Background: There is limited information on the impact of smoking on postcraniotomy mortality. In this study we used the American College of Surgeons National Surgical Quality Improvement Program (ACS-NSQIP) to examine this issue. Methods: We identified 16,280 postcraniotomy patients in the ACS-NSQIP database. Indications for surgery were categorized by vascular, trauma, epilepsy, malignant tumor, and benign tumor. Univariate and multivariable logistic regression analyses were used to identify risk factors associated with mortality. Results: In the ACS-NSQIP dataset, postcraniotomy mortality within 30 days of surgery was 5.03%. An area under the curve analysis indicated 30 pack-years as the optimal discriminating threshold for risk stratification in terms of 30-day postcraniotomy mortality. Using this threshold, multivariate analyses revealed 3 variables that were closely associated with 30-day post-craniotomy mortality: male gender (P = 0.002), indication for operation (P < 0.001), and a smoking history of ≥30 pack-years (P < 0.001). In subsequent stratified analyses, smoking-associated mortality risk was observed only in males (odds ratio of 2.33 comparing males with ≥30 and <30 pack-years of smoking history; 97.5% confidence interval 1.36–4.03). When the analysis was further stratified by surgical indications, the mortality association with smoking was found only in male patients who underwent craniotomy as treatment for neurovascular diseases (odds ratio 3.88, 97.5% confidence interval 1.39–11.65). Such an association was not seen in patients who underwent craniotomy for traumatic brain injury, malignant tumors, benign tumors, or epilepsy. Conclusions: This study identified ≥30 pack-years as a risk factor for male patients undergoing craniotomy as treatment for neurovascular diseases.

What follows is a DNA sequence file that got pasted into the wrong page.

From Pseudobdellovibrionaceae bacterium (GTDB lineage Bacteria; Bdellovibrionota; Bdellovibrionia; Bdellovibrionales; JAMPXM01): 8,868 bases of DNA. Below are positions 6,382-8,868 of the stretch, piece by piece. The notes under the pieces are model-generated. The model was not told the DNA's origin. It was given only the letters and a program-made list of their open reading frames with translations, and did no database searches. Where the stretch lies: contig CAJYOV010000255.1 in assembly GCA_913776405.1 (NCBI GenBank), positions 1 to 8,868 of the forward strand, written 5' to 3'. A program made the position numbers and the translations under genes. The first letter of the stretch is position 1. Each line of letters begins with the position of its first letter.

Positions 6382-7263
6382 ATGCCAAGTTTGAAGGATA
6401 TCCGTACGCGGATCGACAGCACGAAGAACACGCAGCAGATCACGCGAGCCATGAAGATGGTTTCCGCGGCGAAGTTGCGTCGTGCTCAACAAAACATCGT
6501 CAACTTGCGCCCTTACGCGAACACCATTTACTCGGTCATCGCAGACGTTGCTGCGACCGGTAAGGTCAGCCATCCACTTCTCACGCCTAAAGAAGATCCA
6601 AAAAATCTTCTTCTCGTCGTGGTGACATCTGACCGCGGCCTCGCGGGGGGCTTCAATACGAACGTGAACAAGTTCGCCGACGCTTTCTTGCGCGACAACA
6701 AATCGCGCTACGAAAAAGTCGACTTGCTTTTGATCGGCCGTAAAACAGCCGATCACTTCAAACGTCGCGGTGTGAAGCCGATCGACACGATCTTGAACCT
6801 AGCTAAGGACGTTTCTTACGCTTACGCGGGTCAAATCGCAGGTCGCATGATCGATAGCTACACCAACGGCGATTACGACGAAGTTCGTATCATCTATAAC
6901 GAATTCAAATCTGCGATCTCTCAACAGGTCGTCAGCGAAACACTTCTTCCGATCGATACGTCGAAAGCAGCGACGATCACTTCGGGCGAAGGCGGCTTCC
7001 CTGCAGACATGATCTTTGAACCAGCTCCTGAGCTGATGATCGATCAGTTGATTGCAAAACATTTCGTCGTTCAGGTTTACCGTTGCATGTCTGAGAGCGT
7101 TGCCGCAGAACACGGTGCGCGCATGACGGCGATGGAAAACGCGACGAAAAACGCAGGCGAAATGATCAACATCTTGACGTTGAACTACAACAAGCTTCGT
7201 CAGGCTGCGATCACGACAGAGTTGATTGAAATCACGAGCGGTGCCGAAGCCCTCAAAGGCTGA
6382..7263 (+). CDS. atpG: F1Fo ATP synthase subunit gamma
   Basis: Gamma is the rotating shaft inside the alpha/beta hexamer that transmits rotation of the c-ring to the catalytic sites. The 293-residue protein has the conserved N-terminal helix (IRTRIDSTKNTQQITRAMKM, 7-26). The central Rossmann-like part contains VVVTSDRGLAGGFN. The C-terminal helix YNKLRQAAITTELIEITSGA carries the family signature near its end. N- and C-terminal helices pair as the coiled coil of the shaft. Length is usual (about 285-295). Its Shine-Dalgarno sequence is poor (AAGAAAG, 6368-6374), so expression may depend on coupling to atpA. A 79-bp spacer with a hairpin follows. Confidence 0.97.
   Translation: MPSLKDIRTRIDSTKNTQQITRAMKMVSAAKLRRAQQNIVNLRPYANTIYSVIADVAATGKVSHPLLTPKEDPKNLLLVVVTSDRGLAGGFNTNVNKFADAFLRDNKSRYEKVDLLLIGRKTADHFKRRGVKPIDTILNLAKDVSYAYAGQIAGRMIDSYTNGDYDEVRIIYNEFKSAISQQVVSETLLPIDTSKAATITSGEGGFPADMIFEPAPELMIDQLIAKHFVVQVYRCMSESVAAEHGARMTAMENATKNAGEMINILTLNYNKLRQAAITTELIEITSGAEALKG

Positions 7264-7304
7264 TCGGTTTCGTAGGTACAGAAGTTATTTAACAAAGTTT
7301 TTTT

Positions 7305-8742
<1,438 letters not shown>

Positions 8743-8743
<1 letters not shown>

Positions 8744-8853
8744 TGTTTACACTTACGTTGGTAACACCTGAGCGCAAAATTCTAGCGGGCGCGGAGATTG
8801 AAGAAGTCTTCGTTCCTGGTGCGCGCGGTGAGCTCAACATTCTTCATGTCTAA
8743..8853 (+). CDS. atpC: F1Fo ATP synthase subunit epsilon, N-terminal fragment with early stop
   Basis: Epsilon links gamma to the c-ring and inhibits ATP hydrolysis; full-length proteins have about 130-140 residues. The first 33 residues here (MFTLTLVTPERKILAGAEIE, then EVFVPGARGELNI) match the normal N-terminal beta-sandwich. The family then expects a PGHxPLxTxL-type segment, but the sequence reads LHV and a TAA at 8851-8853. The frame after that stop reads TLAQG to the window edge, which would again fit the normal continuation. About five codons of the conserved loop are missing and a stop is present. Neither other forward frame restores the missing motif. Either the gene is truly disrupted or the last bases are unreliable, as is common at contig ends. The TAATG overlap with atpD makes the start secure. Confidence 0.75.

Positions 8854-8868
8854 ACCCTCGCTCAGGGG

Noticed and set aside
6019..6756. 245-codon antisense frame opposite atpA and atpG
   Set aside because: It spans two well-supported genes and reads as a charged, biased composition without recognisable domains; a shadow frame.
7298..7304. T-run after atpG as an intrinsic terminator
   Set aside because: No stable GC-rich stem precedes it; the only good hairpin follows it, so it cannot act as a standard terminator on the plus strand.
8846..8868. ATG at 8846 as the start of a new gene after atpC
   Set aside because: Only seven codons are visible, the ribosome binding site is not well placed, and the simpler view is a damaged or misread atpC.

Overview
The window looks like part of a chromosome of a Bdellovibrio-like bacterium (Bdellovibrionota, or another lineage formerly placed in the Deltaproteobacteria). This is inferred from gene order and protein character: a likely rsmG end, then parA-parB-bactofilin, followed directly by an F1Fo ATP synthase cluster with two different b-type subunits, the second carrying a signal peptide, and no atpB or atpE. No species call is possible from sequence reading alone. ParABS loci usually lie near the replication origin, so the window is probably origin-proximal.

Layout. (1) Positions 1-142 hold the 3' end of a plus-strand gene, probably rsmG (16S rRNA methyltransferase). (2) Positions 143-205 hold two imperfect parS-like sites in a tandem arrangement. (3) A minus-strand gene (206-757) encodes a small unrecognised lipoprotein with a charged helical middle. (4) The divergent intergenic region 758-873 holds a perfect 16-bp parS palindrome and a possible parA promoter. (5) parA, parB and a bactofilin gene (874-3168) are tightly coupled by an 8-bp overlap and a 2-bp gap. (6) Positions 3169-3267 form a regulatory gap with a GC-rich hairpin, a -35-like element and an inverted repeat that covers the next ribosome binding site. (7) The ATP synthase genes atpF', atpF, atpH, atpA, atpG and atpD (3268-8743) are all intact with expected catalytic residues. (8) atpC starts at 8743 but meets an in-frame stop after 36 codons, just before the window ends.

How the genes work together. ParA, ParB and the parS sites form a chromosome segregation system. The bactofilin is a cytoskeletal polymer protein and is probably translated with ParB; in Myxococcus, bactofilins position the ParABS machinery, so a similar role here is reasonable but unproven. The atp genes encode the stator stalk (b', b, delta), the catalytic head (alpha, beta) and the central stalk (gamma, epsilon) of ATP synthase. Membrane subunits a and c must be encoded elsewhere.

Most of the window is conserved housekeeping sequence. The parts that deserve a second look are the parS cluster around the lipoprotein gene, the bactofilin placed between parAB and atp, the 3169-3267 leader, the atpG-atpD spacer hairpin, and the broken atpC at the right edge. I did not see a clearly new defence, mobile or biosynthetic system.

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© 2019 Elsevier Inc.
- Risk factors